this was in my paper today.....................

Discussion in 'Random Ramblings' started by Justino, Jun 8, 2008.

  1. Justino

    Justino ♪♫ Rockin' Rooster ♪♫

    Dec 21, 2007
    Backyard fowl a clucking mess
    Los Angeles Times
    Article Last Updated: 06/08/2008 01:44:46 AM PDT

    Click photo to enlarge
    Chickens are kept in a backyard enclosure at a South Los Angeles... (LUIS SINCO/Associated Press)

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    LOS ANGELES — When her neighbor's roosters and chickens persisted in running through her yard, G. Stone took matters into her own hands.

    She marched next door and issued a warning: Do something about the uninvited guests or the birds "were going in my pot."

    The incursions stopped. But Stone, a retired Los Angeles County librarian who lives northwest of Watts, shook her head in exasperation as she recalled the incident.

    "I've lived here for 50 years," she said. "All of a sudden, there's an influx of chickens. You're not supposed to have chickens in the city."

    For many, the image of South Los Angeles is that of a paved, parched, densely packed urban grid. But increasingly, it is a place where untold numbers of barnyard animals — chickens, roosters, goats, geese, ducks, pigs and even the odd pony — are being tended in tiny backyard spaces.

    "Most people don't realize just how many farm animals there are in the city," said Ed Boks, the general manager of the city's Animal Services department.

    Indeed, about a block from the beauty parlor where Stone was getting her hair done earlier this month, a pair of goats chewed something dark and unidentifiable as they stood placidly near the traffic whizzing by on a nearby street.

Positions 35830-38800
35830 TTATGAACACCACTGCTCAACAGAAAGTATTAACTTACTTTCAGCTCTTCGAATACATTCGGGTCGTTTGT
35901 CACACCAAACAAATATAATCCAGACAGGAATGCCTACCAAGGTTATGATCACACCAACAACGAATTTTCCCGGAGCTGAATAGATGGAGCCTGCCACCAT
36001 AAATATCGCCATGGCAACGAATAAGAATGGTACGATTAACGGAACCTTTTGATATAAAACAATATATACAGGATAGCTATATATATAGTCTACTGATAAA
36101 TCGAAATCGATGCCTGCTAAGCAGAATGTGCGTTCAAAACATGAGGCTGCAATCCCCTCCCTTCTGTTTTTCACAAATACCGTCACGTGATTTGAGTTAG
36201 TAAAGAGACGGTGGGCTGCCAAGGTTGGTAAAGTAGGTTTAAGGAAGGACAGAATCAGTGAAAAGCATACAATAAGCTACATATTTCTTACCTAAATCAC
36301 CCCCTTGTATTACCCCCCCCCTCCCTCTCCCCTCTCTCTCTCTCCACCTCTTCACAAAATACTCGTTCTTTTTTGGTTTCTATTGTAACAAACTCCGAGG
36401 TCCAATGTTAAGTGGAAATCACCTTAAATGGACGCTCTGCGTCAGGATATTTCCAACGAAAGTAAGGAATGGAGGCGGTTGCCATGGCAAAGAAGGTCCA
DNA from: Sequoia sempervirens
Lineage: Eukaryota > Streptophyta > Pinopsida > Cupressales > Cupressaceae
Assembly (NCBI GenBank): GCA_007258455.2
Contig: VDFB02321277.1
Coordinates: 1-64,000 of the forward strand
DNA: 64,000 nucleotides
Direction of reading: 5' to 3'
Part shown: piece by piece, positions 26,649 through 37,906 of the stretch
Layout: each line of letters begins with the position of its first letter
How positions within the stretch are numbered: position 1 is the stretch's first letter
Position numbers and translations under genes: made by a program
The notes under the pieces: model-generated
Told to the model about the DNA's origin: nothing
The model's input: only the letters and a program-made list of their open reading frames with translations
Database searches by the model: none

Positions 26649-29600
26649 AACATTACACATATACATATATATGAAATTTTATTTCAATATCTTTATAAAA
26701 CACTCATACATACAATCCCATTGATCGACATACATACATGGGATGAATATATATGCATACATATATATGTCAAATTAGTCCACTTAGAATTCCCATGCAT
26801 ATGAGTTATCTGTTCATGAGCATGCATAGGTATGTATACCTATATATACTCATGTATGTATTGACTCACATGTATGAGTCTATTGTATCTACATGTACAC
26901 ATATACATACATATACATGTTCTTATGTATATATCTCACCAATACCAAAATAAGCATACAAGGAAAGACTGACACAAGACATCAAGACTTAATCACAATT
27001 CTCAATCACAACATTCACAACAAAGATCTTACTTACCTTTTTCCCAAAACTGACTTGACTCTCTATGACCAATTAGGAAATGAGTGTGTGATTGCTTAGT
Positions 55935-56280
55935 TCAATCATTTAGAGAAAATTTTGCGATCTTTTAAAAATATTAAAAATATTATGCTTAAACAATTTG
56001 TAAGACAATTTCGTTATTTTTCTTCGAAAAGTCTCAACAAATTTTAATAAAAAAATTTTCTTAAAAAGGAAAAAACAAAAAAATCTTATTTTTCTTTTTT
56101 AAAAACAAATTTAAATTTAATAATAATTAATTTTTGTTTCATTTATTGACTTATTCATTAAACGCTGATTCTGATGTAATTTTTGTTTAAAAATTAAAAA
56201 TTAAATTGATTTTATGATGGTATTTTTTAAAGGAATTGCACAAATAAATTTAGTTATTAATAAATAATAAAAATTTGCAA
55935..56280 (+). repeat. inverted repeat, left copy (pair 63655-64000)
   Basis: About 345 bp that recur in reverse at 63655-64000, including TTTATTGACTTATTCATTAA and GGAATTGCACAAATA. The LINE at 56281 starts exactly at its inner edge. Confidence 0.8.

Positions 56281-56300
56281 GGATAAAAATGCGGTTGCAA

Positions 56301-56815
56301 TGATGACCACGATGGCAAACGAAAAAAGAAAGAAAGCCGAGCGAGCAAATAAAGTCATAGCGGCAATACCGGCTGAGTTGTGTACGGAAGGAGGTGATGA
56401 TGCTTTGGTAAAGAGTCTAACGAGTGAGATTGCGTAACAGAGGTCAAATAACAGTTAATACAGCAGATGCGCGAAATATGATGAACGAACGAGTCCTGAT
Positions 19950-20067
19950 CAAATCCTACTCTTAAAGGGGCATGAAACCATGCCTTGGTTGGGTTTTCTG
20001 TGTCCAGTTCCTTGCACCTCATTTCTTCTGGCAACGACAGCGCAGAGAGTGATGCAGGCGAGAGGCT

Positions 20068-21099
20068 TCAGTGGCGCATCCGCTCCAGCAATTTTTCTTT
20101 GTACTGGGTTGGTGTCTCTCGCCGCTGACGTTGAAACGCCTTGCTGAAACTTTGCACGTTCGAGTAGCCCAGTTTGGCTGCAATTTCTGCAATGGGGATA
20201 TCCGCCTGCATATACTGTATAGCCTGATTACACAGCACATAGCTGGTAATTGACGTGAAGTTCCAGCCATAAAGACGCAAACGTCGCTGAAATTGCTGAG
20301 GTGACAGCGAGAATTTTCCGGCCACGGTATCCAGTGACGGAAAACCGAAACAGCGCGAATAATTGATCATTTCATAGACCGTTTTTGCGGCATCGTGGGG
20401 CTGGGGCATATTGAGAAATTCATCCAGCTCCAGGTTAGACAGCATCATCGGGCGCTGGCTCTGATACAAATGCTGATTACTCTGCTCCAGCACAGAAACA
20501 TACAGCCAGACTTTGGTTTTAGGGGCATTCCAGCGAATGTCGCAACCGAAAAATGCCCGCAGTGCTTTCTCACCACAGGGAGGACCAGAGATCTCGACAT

The cacophony of cock-a-doodle-doos south of Interstate 10 is one of the louder manifestations of a demographic change that has transformed South Los Angeles in the last few decades.

    Once primarily a black community
    — and still the cultural and political heart of the state's black population — the area has absorbed tens of thousands of immigrants from Mexico and Central America and is now predominantly Latino.

    For some folks, the rooster has become a potent symbol of the way their neighborhood is changing.

    "Sometimes, I think it's Mexico," said Tony Johnson, who lives in Southeast L.A. He confessed that after being roused early some mornings, he has fantasized about silencing the birds permanently. "Boom. Boom. Boom," he said, pantomiming how he would do it.

    In South Los Angeles, on the other hand, the crowing — and bleating, quacking, honking, oinking and neighing — has been a growing source of irritation, with callers lighting up city phone lines demanding that officials do something.

    Take the recent rooster-related activities near a local street.

    An 11-year-old boy was chased home from school by a rooster, according to his mother, who did not want his name published.

    Animal Services Officer Jose Gonzalez, who patrols the southern part of the city, said he is getting about five calls a week about rooster noise. He had reports about a pig running down a street and a man who kept goats in his backyard and posted signs advertising slaughterhouse services.

    The rules about keeping animals in Los Angeles are complicated. For the most part, Animal Services officers rely on distance requirements, which vary from animal to animal. Roosters must be kept in an enclosed pen 20 feet from their owner's house and 100 feet from any neighbor's house. Other chickens, on the other hand, can be 35 feet from a neighbor's house, while horses must maintain a distance of 75 feet.

    Many residents, such as Stone, who was plagued by her neighbor's birds in her yard, took pains to stress that it was the roosters they deplored, not their owners.

    Near where she spoke, the distinctive crow of an unseen bird cut through the noise of a police helicopter and the hum of traffic. Cock-a-doodle-doo, the bird cried. A moment later, a goose honked in response.